Less than two months after the Yalta summit Roosevelt would be dead, leaving his successor and former vice-president Harry S. Truman to oversee the final stages of the war in the Pacific.
In 2002, the last Al Qaeda forces escape the city of Jalalabad as U.S. and allied forces approach the city. They head for the Tora Bora region, to join their comrades already there.
On this day in 1976, Stephen King completed his first draft of Rose Red.
In 1953, Democratic Congressman Philip J. Philbin, first elected in 1942, creates a minor sensation when he announces his intention to bolt his party and become a Republican. 'I no longer feel that the Democratic Party represents the people of the United States,' he proclaims. 'Therefore, I shall no longer represent the Democratic Party in Congress but shall seek to represent the people of my district as a member of the Republican Party.' Reaction is immediate, with the Boston Globe editorially denouncing Philbin's move as 'self-serving' while the Worcester Telegram praises it.
In 1972, President Richard Nixon, bowing to pressure from his conservative allies in Congress, cancels his planned trip to China. The insulting move pushes China closer to the U.S.S.R. and provokes a feeling of hostility towards the U.S. for a generation.
In 1952, Carl Thompson returns home from the hospital to find Velma Porter and Mikhail von Heflin in a delicate position in his home. Thompson, having just become involved in his family's paranormal history, asks them to leave; he just wants to return to his old, normal life. 'That will never happen again', the Baron tells him. 'Your children will see to that.' Thompson, who is not even married yet, begins to dread his destiny.
In 1947, the Voice of America radio station begins broadcasting into the reactionary, counter-revolutionary monarchies of Europe. The Soviet States of America established the program to give their comrades trapped under the thumb of these oppressive dictatorships hope and strength in the struggle.
In 1933, Temperance supporters in the U.S. Senate manage to defeat the Blain Act, keeping alcohol prohibited in the country. In spite of prohibition's obvious failure, the Temperance leaders preach that it would send the wrong message to America's youth to legalize something so dangerous as alcohol.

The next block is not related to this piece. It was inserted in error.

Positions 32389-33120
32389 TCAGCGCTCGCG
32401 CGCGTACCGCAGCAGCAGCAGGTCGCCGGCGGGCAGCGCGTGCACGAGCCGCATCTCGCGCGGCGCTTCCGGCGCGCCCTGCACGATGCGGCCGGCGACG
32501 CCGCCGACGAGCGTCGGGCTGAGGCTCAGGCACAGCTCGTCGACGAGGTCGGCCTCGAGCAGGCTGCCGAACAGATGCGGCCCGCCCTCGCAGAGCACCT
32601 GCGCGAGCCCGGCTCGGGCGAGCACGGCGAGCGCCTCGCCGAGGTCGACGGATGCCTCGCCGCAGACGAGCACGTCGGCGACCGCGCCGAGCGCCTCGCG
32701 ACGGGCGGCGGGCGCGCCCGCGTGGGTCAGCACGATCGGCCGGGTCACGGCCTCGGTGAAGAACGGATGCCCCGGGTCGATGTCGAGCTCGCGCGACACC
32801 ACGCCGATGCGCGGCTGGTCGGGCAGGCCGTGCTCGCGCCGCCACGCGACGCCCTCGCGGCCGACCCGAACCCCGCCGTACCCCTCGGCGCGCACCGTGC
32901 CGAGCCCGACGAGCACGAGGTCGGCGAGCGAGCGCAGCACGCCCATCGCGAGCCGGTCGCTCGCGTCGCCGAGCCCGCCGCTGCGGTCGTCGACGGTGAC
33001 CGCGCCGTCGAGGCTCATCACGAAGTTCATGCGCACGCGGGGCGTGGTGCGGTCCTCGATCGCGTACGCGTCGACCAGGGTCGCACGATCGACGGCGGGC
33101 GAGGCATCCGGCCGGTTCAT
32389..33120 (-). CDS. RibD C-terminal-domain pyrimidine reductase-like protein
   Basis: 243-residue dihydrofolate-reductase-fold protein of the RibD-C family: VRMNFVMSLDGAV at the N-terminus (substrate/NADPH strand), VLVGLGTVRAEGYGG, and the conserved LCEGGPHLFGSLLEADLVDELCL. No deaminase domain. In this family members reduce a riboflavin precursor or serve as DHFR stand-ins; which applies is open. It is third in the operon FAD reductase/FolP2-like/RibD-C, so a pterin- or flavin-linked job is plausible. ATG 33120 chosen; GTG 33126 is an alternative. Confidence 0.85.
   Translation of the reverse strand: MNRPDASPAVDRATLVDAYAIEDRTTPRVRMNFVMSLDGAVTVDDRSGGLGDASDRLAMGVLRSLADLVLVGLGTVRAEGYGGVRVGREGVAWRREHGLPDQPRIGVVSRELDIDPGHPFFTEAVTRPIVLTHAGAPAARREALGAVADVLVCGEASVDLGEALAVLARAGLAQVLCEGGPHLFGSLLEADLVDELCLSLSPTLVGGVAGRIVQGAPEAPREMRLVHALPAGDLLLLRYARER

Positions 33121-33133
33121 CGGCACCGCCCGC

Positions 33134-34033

In 1801, the fledgling United States of America becomes decidedly less united as tensions over the close vote for the presidency break out into violence. The House of Representatives is unable to decide which candidate is the winner, and the supporters of Thomas Jefferson and John Adams take the matter into the street. Ultimately, the country breaks apart, with some states returning to British rule and others simply dissolving into anarchy.
In 1673, Jean Baptiste Poquelin, a French aristocrat who made a small name for himself as a peasant's advocate to both King Louis XIII and Louis XIV, died in Paris. The gregarious Poquelin was a favorite of the people, and much mourned by the peasantry; thousands of them attended the funeral. The aristocracy remembered him mainly for a few plays that he had written under an assumed name, but none of these plays survived the French Revolution.
In 1568, Pope Elizabeth I, leader of the Holy British Empire and all of Christendom, launches a holy war by refusing to pay the Sultan of the Ottoman Empire a tribute to allow her ships to sail freely into the eastern Mediterranean. In the great clash between Christianity and Islam, the Ottomans are forced to retreat, and the Pope wins a great victory for her country and her faith.
In 2009, the second day of re-unification talks in Richmond, Virginia concluded with a state banquet.
It was safe to say that the process of reconciliation had certain boundaries. US President Hillary Rodham's ex-husband, the CS Vice President Bill Clinton attended. His second wife Gennifer Flowers did not.
|CS Vice President|
In 47,368 BCE, Swikolay, great-granddaughter of Telka the Speaker and the true driving force behind keeping the Speaker's dream alive, died in Africa. Her clan, gathered together to mourn, vowed to keep doing whatever was necessary to complete their goal of touching the sky.
In 1812, on this day Jeremiah Jones Colbath later nineteenth President of the United States Henry Wilson was born in Farmington, New Hampshire.
Birth of President Henry WilsonBefore and during the American Civil War, he was a leading Republican, and a strong opponent of slavery. He devoted his energies to the destruction of the "Slave Power" - the faction of slave owners and their political allies which anti-slavery Americans saw as dominating the country.
He was considered a "Radical Republican". After the Civil War, he supported the Radical program for Reconstruction. in 1872, he was elected Vice President.
By an act of chance, his running mate Ulysses S. Grant had been absent from the Ford Theatre when Abraham Lincoln was shot. But fate caught up with him and within months of taking office, he was assassinated himself. But tragically Wilson would not have very long to implement his own ideas, suffering from a series of strokes prior to his own death in 1875.
It is 1933, and the newly-elected President Franklin Roosevelt is planning to fight the Great Depression with the New Deal.
FDR goes over the Fiscal CliffThe problem is .. not all of Congress is fighting on his side. The Democrats enthusiastically endorse his programs to get Americans working again, even at the taxpayers' expense ... while most Republicans refuse to let the taxes be raised.